Only our HONEST work will get an HONEST outcome.  Only RESPECT will be rewarded by RESPECT.

When I posted the other day about what the alumni were saying, it was a way to expose the hypocrisy in their arguments.  These statements were on social media.  They clearly demonstrated the wrongness in the approach those individuals were using in their defense of “honor” and the mascot.

But I am very disappointed in some of you.

No one – NO ONE – is justified by attacking the people in the screen captures.  Engage in a meaningful dialogue, if you can and must, but if you have cyber bullied Lauren or any of the others from the Biloxi issue, then you have hypocritically undermined the work of both of respectful mascot debate and also the #IndigenizeZuckerberg movement.

Think about it.

Maybe it wasn’t many of you, I wouldn’t know.  None has retaliated by giving me your names.  However, if I were you, I would learn from Lauren’s examples and take ownership of what you have said.  Not just to Lauren, but to anyone.  You are not helping our cause, or yourself.

And, remember – children are always watching, always making role models.

a case of social injustice.

Social Injustice is a bizarre concept. It is complex, multi-faceted, and takes different forms relative to perspective. By its very definition, social injustice embodies the deliverance of unfair treatment and bias by a group to an individual or subset group with differing views. It is often made synonymous to immorality, or being contrary to accepted principles. It is a particularly difficult reaction to withhold when judgment is passed cross-societally when fundamental beliefs are more likely to contradict, even acutely.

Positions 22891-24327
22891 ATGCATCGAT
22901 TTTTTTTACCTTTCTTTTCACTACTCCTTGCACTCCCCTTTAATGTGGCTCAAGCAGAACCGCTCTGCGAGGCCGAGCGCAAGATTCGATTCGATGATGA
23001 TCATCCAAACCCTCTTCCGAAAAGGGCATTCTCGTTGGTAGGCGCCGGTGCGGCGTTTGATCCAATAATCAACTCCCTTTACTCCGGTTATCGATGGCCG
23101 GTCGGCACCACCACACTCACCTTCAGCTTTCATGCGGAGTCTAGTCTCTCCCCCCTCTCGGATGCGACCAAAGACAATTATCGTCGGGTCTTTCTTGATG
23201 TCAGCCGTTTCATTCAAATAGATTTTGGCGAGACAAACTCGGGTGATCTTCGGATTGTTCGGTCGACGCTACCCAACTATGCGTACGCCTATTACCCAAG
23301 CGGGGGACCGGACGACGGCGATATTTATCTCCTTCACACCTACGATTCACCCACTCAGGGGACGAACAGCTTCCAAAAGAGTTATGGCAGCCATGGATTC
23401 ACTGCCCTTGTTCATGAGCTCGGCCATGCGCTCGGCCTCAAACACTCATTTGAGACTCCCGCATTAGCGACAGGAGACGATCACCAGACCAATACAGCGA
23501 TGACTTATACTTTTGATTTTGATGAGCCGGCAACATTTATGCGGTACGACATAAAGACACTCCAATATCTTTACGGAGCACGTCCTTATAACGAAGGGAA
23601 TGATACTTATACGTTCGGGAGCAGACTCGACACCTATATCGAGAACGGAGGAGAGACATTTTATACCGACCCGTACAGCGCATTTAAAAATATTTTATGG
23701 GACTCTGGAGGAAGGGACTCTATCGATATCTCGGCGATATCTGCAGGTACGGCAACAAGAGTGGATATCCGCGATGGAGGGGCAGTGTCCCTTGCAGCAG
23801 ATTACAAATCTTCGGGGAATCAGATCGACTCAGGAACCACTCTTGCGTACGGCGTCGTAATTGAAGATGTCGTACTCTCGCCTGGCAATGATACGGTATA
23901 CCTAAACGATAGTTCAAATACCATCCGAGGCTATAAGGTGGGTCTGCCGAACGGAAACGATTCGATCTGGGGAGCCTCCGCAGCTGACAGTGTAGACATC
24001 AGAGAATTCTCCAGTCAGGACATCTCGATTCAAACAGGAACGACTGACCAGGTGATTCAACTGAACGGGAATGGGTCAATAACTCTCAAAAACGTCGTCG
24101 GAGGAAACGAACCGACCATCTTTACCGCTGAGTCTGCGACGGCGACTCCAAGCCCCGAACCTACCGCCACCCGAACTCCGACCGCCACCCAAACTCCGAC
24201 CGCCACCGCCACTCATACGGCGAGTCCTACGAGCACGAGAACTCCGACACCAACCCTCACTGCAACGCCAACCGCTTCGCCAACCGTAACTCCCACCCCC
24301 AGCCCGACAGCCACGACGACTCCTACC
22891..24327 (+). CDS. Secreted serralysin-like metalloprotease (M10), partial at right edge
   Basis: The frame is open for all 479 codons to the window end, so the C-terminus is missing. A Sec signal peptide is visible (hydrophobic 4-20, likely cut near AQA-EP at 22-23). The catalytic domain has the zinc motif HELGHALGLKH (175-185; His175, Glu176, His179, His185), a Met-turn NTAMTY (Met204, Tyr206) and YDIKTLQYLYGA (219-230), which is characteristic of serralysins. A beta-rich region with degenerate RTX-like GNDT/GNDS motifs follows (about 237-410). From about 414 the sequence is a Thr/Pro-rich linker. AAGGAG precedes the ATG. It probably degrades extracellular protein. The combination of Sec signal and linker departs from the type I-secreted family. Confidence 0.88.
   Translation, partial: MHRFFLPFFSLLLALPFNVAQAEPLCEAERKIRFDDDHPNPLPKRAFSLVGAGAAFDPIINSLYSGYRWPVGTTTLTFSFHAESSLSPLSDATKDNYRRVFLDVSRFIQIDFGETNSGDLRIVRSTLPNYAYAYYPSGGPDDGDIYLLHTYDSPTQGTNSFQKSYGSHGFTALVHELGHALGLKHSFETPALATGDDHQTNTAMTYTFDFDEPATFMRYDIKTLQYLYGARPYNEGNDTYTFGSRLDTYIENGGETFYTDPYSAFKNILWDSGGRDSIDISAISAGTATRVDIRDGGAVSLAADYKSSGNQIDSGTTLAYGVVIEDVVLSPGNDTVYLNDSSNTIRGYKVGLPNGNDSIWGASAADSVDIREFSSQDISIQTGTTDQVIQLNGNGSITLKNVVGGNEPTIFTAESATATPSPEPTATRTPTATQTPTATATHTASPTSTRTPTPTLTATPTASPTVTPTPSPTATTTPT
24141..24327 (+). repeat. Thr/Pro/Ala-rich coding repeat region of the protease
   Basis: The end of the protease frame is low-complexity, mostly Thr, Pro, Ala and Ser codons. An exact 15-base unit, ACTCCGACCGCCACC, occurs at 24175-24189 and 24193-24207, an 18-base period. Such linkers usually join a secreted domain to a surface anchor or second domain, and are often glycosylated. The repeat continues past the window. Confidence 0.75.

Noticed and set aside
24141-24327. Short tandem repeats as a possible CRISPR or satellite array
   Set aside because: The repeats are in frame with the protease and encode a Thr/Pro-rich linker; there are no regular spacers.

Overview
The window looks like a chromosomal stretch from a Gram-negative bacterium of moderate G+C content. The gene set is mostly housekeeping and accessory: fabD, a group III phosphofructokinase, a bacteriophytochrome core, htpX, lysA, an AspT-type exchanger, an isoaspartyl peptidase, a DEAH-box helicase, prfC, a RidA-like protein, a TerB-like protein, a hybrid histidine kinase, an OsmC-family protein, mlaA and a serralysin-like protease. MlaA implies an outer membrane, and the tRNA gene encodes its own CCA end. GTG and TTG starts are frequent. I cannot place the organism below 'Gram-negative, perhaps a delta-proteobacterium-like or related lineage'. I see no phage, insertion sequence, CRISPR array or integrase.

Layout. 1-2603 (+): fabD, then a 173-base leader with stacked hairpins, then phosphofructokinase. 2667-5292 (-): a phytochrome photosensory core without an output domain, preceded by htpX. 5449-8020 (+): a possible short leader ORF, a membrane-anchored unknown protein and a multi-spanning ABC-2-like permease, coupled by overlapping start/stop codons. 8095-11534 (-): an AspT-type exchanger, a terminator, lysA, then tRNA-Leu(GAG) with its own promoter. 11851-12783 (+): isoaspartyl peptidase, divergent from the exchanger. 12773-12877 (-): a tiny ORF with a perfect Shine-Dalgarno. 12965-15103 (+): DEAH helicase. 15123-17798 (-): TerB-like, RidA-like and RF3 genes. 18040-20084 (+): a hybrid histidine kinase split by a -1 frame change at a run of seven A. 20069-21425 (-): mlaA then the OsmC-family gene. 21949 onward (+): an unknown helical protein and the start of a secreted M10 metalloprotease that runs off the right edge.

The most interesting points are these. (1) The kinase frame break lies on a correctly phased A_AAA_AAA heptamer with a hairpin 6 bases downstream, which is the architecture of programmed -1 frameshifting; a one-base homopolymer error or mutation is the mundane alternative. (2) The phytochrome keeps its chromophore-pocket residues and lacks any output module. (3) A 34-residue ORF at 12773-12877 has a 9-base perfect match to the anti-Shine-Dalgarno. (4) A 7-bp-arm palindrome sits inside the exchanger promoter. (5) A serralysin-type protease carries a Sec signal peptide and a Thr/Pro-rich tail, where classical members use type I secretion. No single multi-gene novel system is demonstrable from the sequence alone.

Without a single, universally-accepted version of “truth” or even a universally-accepted and plain definition for the word, society naturally diverges into a plethora of worldviews, principles, and opinions. This divergence in moral views is what has given birth to variance in political parties and in religious beliefs among humanity. It creates diversity. It creates democracy. It also creates conflict.

Conflict, when used as a tool to address issues and deliver justice, can be a healthy side effect of social-moral divergence. It’s what makes democracy work: discussing how matters do or do not conflict with a nation’s fundamental principles and laws. Oppressing a way of thinking because it is not the popular opinion is when society causes democracy to fail. When these outlying opinions are disrespected and punished, social divergence and moral conflict transform instantaneously into a case of social injustice.

In the United States, Canada, and much of Western Europe, the employment of democratic governments has solidified moral foundations on which the governments operate. Amongst these and in the forefront are the rights to freedom, equality, and free choice. Not only was such freedom almost denied to a young Canadian Aboriginal Makayla Sault and her family, but their principles continue to be assaulted online and elsewhere by ignorant and self-righteous critics.